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India Cements posts lower-than-estimated numbers

LiveMint logoLiveMint 26-05-2014 Ravi Krishnan

India Cements Ltd’s March quarter didn’t hold any big surprises. South India-based cement makers were anyway expected to have a bad quarter. In the case of India Cements, the sales and profits numbers came in lower than Street estimates.

The reasons are apparent enough. Demand has been falling in south India owing to a variety of factors such as the elections and the Telangana agitation in Andhra Pradesh. In India Cements’ case, volumes fell by 10.8% from a year ago to 2.46 million tonnes (mt). Moreover, prices have also not been holding up in recent times. Thus, realizations were up a measly 1.6% from a year ago.

These volumes imply that India Cements’ capacity utilization is around 64% (on an annual basis). The lack of economies of scale also hit its operating earnings numbers. Operating profit fell 55.8% to `74 crore while operating margins dropped by 7.2 percentage points to 6.87%.

The outlook for India Cements depends on demand recovering in the South. The consensus in the Street is that demand should look up in the south not only because of the new government focusing on infrastructure but things improving in the Andhra region as the new state of Telangana is carved out on 2 June. Demand from Andhra Pradesh, which hovered around 25mt per year in fiscal 2009, has fallen to 15mt now.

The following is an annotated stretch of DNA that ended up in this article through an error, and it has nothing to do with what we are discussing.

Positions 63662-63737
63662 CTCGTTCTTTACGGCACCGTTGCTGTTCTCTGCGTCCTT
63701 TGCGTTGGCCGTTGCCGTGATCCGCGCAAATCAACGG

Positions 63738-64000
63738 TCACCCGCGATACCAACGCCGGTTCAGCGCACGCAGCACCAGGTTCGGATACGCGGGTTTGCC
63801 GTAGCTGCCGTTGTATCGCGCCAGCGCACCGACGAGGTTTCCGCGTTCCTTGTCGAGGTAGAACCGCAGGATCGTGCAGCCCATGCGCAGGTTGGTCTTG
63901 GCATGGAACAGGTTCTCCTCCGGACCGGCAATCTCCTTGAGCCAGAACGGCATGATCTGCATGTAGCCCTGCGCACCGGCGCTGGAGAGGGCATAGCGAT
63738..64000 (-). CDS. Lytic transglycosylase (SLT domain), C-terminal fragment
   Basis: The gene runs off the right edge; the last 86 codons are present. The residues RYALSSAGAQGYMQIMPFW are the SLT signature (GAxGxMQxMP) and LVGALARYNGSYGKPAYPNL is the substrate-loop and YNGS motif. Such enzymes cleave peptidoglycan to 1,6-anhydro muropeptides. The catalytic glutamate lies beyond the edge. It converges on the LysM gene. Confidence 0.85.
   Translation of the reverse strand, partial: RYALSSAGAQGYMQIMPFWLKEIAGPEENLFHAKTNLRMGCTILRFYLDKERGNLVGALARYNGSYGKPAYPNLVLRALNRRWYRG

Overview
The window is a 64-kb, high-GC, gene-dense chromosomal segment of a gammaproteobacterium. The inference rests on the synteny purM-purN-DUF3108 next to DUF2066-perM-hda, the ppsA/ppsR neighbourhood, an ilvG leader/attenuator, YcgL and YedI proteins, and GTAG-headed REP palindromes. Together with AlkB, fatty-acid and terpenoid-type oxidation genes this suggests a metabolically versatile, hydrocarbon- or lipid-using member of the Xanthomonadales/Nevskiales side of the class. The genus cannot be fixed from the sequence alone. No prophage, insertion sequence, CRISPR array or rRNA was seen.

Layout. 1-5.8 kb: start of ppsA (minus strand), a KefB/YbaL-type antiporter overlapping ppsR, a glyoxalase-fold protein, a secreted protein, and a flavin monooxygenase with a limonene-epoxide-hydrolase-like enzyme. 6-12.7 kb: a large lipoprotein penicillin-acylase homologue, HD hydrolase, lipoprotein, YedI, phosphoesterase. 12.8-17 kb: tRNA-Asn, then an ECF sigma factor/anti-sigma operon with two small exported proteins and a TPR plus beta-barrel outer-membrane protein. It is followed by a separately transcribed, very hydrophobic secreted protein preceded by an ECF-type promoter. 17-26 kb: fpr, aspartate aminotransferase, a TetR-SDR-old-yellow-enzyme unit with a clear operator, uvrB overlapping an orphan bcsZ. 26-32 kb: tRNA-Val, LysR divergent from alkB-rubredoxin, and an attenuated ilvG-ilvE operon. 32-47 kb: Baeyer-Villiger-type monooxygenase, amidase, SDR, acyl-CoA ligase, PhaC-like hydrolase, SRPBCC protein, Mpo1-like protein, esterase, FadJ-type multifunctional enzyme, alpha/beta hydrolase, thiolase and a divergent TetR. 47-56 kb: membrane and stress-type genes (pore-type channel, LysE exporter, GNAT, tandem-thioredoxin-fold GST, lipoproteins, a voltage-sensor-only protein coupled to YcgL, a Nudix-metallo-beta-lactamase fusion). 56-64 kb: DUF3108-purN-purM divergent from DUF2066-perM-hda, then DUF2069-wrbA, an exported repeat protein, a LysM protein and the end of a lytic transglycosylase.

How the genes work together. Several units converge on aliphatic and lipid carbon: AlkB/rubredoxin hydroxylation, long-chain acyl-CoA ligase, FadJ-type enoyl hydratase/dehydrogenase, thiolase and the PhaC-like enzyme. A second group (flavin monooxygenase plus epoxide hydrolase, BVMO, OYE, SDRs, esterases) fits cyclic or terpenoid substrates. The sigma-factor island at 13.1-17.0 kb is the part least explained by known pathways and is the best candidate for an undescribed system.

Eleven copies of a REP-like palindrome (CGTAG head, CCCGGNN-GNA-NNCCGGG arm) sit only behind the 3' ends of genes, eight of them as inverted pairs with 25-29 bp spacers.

However, the recovery in Andhra demand will alone not be enough. South India suffers from huge overcapacity of cement makers. Nearly 43% of cement capacity additions between fiscal 2010 and 2013 took place in the south.

With capacity utilization at South Indian cement makers averaging around 64%, a steady 12% growth is needed over the next three years for the excess capacity to be soaked up to an extent. That is anybody’s bet for now.

With the recent run-up in cyclical stocks, the share price of India Cements, too, has done well beating larger peers such as ACC Ltd and Ambuja Cements Ltd since the beginning of this year. Its future medium-term earnings are nothing much to write home about; it is trading at 22.6 times one-year forward earnings. However, in terms of enterprise value (EV) per tonne, valuations look attractive at $65.32 per tonne, compared with around $100 for some of its peers.

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